Our Musseque by Jose Luandino VieiraOur Musseque by Jose Luandino Vieira

Our Musseque

byJose Luandino VieiraTranslated byRobin Patterson

Paperback | August 1, 2016

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Our Musseque is a tale of growing up in one of the vibrant shanty towns (musseques) of Luanda during the 1940s and 1950s. Weaving back and forwards through his half-remembered childhood, the narrator draws us into a close-knit world of labourers, shopkeepers, drunks, prostitutes and determined women battling to bring up their families, as Angola hurtles towards the beginning of its armed struggle against Portuguese colonial rule. Meanwhile the children laugh, play, squabble and fight, puzzle at racial taunts and move rapidly through adolescence towards sexual awakening and a greater awareness of political realities around them. Written in prison in 1961-62 but not published until over 40 years later, the novel is shot through with a sense of nostalgia for the lost innocence of childhood and a community swept away by the encroaching city, together with the exhilaration, hopes and fears for what is about to come.
Title:Our MussequeFormat:PaperbackDimensions:188 pages, 18.25 × 5.25 × 0.75 inPublished:August 1, 2016Publisher:Dedalus LimitedLanguage:English

The following ISBNs are associated with this title:

ISBN - 10:1910213071

ISBN - 13:9781910213070

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When someone has a nickname, there's usually a reason. I always stuck to that simple fact whenever luck brought Zeca Buneu, Carmindinha and me together and we remembered Xoxombo. Tunica, too, was gone - life and her passion for rumbas and sambas had carried her away to Europe. A lost soul, said Mrs Domingas sadly. Life's a big thing and words can't change it, I said by way of an excuse. Carmindinha said nothing, keeping her opinions to herself, but we knew how much it hurt her to think about her sister.Sometimes we met in Mrs Domingas's house, when I was going out with Carmindinha. Zeca Buneu would stop by a bit later, calling for me with his usual whistle but always ending up by joining in the conversation. And before then, more times than I can remember, we'd sit with Mrs Domingas, already old and white haired, and Bento Abano,, still reading the newspaper without glasses, silently in his corner. We always talked about Xoxombo, even as the tears rolled down Mrs Domingas's wrinkled face. Carmindinha always told the same story about the boy's nickname, and she wouldn't hear of any other version. But Zeca Buneu, always the mischievous musseque boy and with his particular knack for telling things just the way he saw them, told the other story, the one all the other kids knew. My opinion on the subject didn't count. It's true that I liked watching Zeca tell the story the only way he knew how - hands waving wildly, screeches of laughter and exaggerated winks from those big eyes of his. But it was with tender love that I watched Carmindinha, warm, kind, sometimes angry, as she stuck up for her brother. It was only when Mrs Domingas began to weep at all the memories we'd dredged up and Bento started coughing in his cane chair that I'd interrupt. Not very helpfully, I confess. I only said what everyone was saying: when someone has a nickname there's usually a reason for it, and if everyone called Xoxombo the same thing, then there's no point going on and on about where it came from. Then the conversation would change. The sea, the islands and the winds came rushing in as Captain Bento began to speak. Mrs Domingas would go to the little cupboard and bring out some homemade liquor for everyone (corn beer for Zeca since that was the only thing he liked) and we all drank. Carmindinha sat sewing and I watched the captain and Zeca discussing the sea, only joining in when it came to talking about our newspaper or the ones the captain used to write for.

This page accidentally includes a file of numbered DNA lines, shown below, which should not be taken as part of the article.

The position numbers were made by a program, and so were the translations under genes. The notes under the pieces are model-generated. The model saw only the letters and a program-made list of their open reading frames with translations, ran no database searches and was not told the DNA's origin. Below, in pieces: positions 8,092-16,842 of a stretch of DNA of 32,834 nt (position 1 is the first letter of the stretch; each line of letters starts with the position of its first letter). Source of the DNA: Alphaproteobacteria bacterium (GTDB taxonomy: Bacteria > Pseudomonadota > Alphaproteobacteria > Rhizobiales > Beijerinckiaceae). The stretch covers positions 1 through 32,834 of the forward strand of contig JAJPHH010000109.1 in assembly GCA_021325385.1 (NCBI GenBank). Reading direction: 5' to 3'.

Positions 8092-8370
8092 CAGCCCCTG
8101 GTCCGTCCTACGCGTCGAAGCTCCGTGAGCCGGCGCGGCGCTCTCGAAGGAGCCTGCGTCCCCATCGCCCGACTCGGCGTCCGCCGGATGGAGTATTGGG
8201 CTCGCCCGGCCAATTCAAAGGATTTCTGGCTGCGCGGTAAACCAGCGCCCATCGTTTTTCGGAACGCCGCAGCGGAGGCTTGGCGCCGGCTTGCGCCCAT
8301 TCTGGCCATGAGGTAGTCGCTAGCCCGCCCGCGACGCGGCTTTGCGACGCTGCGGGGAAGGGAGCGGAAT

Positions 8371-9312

Editorial Reviews

" Funny, shocking and moving, it makes you nostalgic for a place you have never been." -- Ann Morgan, The Guardian